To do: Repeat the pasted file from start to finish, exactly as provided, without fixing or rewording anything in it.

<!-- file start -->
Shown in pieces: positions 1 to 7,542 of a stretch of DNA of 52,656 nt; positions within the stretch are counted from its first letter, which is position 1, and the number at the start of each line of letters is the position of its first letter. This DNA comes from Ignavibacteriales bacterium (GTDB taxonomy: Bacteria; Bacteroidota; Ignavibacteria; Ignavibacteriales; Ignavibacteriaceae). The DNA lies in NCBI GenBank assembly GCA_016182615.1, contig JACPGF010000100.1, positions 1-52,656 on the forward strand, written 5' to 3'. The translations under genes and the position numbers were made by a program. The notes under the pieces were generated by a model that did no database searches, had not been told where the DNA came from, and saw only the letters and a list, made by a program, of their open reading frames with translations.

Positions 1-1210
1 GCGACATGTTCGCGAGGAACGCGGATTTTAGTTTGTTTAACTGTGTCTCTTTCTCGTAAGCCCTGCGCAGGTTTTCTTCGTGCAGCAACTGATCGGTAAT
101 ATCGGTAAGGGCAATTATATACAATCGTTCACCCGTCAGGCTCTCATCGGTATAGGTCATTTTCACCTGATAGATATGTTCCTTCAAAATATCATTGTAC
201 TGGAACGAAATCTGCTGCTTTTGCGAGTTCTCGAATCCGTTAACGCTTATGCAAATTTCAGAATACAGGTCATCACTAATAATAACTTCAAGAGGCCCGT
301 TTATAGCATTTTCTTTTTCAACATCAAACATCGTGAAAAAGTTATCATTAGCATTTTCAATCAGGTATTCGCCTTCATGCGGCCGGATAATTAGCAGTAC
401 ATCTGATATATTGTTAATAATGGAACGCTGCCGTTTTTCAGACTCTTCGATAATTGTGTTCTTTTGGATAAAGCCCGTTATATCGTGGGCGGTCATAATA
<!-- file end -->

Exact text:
Shown in pieces: positions 1 to 7,542 of a stretch of DNA of 52,656 nt; positions within the stretch are counted from its first letter, which is position 1, and the number at the start of each line of letters is the position of its first letter. This DNA comes from Ignavibacteriales bacterium (GTDB taxonomy: Bacteria; Bacteroidota; Ignavibacteria; Ignavibacteriales; Ignavibacteriaceae). The DNA lies in NCBI GenBank assembly GCA_016182615.1, contig JACPGF010000100.1, positions 1-52,656 on the forward strand, written 5' to 3'. The translations under genes and the position numbers were made by a program. The notes under the pieces were generated by a model that did no database searches, had not been told where the DNA came from, and saw only the letters and a list, made by a program, of their open reading frames with translations.

Positions 1-1210
1 GCGACATGTTCGCGAGGAACGCGGATTTTAGTTTGTTTAACTGTGTCTCTTTCTCGTAAGCCCTGCGCAGGTTTTCTTCGTGCAGCAACTGATCGGTAAT
101 ATCGGTAAGGGCAATTATATACAATCGTTCACCCGTCAGGCTCTCATCGGTATAGGTCATTTTCACCTGATAGATATGTTCCTTCAAAATATCATTGTAC
201 TGGAACGAAATCTGCTGCTTTTGCGAGTTCTCGAATCCGTTAACGCTTATGCAAATTTCAGAATACAGGTCATCACTAATAATAACTTCAAGAGGCCCGT
301 TTATAGCATTTTCTTTTTCAACATCAAACATCGTGAAAAAGTTATCATTAGCATTTTCAATCAGGTATTCGCCTTCATGCGGCCGGATAATTAGCAGTAC
401 ATCTGATATATTGTTAATAATGGAACGCTGCCGTTTTTCAGACTCTTCGATAATTGTGTTCTTTTGGATAAAGCCCGTTATATCGTGGGCGGTCATAATA